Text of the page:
Hot on the heels of our guide to French liqueurs comes our next major blog series about French wine. This 8-part guide looks at the 7 main wine-producing regions in France before taking a snapshot of some of the country’s lesser known tipples.
A wine guide to a country that produces over 12.2 million hectolitres of wine a year and boasts almost 3,000 different types of vin is something of a challenge. But over the next few months, we’ll be taking a guided tour round the principal regions to get to the bottom of what’s in their wine bottles. Their taste, the most famous brands, the best vintage years and how to pair the wine for a foodie experience made in heaven.
Like our hotel barge cruises, we’ll be crisscrossing the country to discover wine secrets in Alsace, Bordeaux, Burgundy, Champagne, Languedoc, the Loire Valley and the Rhône Valley. Our last stop will take a whirlwind visit from Lorraine to Jura and on to Corsica as we reveal those French wines that should be on your must-try list.
Step by step guide to French wine:
- Part 2: Bordeaux wines
- Part 3: Burgundy wines
- Part 4: Champagne
- Part 5: Loire Valley wines
- Part 6: Côtes du Rhone wines
- Part 7: Alsace wines
- Part 8 : Languedoc wines
- Part 9: Lesser known wines of France
French wine facts
- Grapevines cover 750,000 hectares in France – that’s the equivalent of 1 million rugby pitches.
- France is the world’s top exporter of wine.
- Wine is the country’s second most important export after aeronautical engineering.
- There are some 10,000 wine cellars in France, visited by over 10 million tourists.
- Just 16% of French people drink wine every day.
- In 1975, the French drank on average 100 litres of wine each a year. In 2016, consumption had dropped to less than 42 litres a year.
- The most expensive bottle of French wine ever was a 1947 Cheval-Blanc from Bordeaux sold at auction for £192,000 in 2010.
(Facts from Vin et Société 2016).
Characteristics of French wine
Grapes grow practically everywhere in France. In fact, there are wine-producing areas throughout the entire country apart from the north coast. Planted among the 750,000 hectares of vineyards are around 200 varieties of grapes. Some are household names such as Sauvignon Blanc and Pinot Noir while others such as Melon de Bourgogne and Mourvèdre aren’t quite as familiar.
The all-important terroir
More than the variety of grape, French wine is about the terroir. This term describes the soil conditions, climate and altitude – all fundamental factors in the ultimate bouquet and taste of the wine. The terroir part of the label on the bottle tells you where the wine is from.
All about crus
Along with terroir, cru also tells you a lot about a French wine. Meaning ‘growth’ (from the French croître to grow), a cru tells you where and how a wine has been produced. The term refers to a particular vineyard and wine producer, and indicates quality wine.
Grand cru – wines don’t come better than grand cru. It designates the highest quality vineyard and wine production in a region, particularly in Burgundy and Alsace. Invented in 1855 for the Universal Exhibition in Paris as a way of distinguishing Burgundy wines, the term is now synonymous with a truly bon vin.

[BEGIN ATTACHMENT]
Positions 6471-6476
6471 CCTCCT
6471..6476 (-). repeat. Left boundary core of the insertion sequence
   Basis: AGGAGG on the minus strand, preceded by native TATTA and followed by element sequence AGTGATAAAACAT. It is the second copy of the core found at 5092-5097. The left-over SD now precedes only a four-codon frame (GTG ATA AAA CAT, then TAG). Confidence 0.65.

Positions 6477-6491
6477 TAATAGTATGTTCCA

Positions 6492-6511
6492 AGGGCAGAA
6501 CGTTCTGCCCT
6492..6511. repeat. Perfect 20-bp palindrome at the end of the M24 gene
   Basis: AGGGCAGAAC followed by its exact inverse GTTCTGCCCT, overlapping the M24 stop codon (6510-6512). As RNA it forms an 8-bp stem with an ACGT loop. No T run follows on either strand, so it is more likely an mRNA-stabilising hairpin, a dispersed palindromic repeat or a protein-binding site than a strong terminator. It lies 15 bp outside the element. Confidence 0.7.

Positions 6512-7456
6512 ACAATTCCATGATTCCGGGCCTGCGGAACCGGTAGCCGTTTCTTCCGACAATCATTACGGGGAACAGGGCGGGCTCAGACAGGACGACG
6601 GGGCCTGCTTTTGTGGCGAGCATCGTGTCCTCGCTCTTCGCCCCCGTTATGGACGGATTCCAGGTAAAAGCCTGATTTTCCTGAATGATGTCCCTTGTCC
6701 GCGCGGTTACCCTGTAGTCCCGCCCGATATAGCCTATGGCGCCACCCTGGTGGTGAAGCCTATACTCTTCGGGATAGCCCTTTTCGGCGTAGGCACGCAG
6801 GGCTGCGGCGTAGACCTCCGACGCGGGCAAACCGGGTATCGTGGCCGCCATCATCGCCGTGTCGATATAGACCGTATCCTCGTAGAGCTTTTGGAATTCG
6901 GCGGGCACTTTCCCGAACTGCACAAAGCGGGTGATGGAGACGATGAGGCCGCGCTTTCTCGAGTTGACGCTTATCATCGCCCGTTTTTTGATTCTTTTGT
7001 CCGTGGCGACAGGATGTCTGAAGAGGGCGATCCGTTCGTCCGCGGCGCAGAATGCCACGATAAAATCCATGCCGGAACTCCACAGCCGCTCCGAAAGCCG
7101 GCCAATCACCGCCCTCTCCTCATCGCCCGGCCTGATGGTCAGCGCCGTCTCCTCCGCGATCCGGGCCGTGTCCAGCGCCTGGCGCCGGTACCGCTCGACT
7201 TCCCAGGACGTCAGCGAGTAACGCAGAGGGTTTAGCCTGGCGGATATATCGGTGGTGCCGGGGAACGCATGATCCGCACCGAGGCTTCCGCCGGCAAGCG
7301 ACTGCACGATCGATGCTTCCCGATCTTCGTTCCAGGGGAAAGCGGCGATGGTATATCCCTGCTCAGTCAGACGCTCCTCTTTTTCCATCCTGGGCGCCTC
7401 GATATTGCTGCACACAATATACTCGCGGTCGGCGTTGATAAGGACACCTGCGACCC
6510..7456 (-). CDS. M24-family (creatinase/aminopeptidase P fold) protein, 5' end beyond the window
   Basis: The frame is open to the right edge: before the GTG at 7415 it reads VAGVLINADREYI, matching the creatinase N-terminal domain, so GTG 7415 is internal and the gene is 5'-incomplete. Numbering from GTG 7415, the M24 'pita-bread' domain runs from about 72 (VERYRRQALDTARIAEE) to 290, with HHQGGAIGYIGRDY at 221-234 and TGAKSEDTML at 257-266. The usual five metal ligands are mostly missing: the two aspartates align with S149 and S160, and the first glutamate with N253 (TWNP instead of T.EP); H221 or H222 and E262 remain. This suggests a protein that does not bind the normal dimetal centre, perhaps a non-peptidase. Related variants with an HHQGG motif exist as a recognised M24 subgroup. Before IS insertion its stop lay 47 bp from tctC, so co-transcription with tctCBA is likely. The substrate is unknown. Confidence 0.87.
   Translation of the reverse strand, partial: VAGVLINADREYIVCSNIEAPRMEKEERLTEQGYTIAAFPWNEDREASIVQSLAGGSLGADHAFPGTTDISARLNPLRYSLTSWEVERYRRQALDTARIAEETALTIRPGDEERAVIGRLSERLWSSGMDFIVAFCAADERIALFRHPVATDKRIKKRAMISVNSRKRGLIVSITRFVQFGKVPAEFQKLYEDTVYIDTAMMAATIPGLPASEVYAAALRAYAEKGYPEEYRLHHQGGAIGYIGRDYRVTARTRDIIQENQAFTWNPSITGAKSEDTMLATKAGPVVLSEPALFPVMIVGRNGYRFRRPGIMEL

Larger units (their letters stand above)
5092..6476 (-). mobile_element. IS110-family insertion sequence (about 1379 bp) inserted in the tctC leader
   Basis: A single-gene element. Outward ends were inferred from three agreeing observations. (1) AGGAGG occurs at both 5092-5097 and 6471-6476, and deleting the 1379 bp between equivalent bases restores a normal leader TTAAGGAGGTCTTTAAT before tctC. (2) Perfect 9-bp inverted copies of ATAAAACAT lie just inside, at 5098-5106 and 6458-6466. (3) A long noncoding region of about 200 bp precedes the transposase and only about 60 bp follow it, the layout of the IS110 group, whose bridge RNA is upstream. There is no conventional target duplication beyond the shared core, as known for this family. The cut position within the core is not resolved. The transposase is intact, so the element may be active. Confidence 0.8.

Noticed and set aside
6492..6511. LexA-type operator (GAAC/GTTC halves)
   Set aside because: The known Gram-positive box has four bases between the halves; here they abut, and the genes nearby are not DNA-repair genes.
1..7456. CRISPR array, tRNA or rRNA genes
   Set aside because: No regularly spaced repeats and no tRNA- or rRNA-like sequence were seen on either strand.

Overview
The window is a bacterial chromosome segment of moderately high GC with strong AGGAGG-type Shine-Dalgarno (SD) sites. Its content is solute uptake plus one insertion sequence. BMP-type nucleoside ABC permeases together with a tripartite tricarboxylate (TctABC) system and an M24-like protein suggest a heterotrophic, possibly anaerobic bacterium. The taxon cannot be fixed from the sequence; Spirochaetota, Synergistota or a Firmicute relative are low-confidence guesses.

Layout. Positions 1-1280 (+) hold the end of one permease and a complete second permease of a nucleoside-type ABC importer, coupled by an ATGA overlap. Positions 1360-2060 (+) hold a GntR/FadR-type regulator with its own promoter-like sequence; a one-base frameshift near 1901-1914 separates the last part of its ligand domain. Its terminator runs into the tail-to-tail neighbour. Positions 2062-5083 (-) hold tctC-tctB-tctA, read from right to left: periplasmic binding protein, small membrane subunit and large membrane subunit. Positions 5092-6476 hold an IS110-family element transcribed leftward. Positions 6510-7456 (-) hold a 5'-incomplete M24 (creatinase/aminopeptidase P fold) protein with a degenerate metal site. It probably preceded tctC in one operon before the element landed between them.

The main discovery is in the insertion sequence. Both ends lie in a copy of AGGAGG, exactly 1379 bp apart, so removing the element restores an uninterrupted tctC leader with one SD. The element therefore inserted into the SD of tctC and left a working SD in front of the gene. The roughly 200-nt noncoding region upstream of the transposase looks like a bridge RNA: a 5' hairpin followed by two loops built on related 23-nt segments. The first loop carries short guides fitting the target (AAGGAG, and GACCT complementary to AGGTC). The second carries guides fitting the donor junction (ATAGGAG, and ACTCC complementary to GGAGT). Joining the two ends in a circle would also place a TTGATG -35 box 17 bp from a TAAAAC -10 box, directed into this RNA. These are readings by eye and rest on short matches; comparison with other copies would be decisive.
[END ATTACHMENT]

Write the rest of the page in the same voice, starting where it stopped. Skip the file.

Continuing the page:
Premier cru – this term denotes a wine not quite as prestigious as a grand cru, but just a notch below. So, expect a good wine from a bottle with premier cru on the label.
Cru bourgeois – this label was introduced in 1920 used for wines not included in the other crus listings. While cru bourgeois wines aren’t quite in the same league, the label guarantees quality at usually a much lower price.
Types of French wine
Under the umbrella of the Appellation d’Origine Controlée (AOC) system, called Appellation d’Origine Protegée (AOP) in Europe, France classifies its many wines into three types. This division helps protect the best wines from unregulated competition and gives the consumer a helping hand by clearly denoting quality levels.
Unlike terroir, AOP doesn’t tell you anything about the region or the type of wine (red, white, rosé or sparkling); but it does reveal the quality of the wine. And to do this, it divides wine into three categories:
Appellation d’Origine Controlée (AOC)
The AOC label denotes the best possible classification for a wine. Originally invented in 1923 to safeguard the Chateauneuf du Pape label, AOC is now the most highly sought-after category. Some 364 French wines have AOC status and to maintain it, they must fulfil strictly regulated conditions on production method and volumes.
Indication Géographique Protégée (IGP)
Further down the classification table, IGP wines represent around 15% of French wines. The IGP label has replaced the vins du pays category for the best everyday wines. Unlike AOCs, the IGP label clearly denotes a specific geographical area.
Vin de table
Needing no introduction, this label says it all. Table wine aspires to little more than to provide a cheap glass of plonk or a touch of alcohol in your boeuf bourguignon.
More information about French wine
Visit French Wine offers comprehensive information on wine tourism from wine cellar visits to top tips from master sommeliers.
For a detailed map of French wine regions with information on terroirs and vineyards, get a copy of Vins de France. Regional maps with even more detail are also available.
But the proof lies in the drinking
French Waterways hotel barge cruises always include French wines. Some devote whole weeks to its homage, to the delight of wine aficionados from all corners of the earth. Spending a whole week, learning from the domain owners themselves is a huge treat. Whether it’s cruising through a particular wine region to sample the best local labels or tasting top French wines as you dine in style on board, hotel barging takes the world of vin to the next level. Book your cruise now. Here’s to votre santé!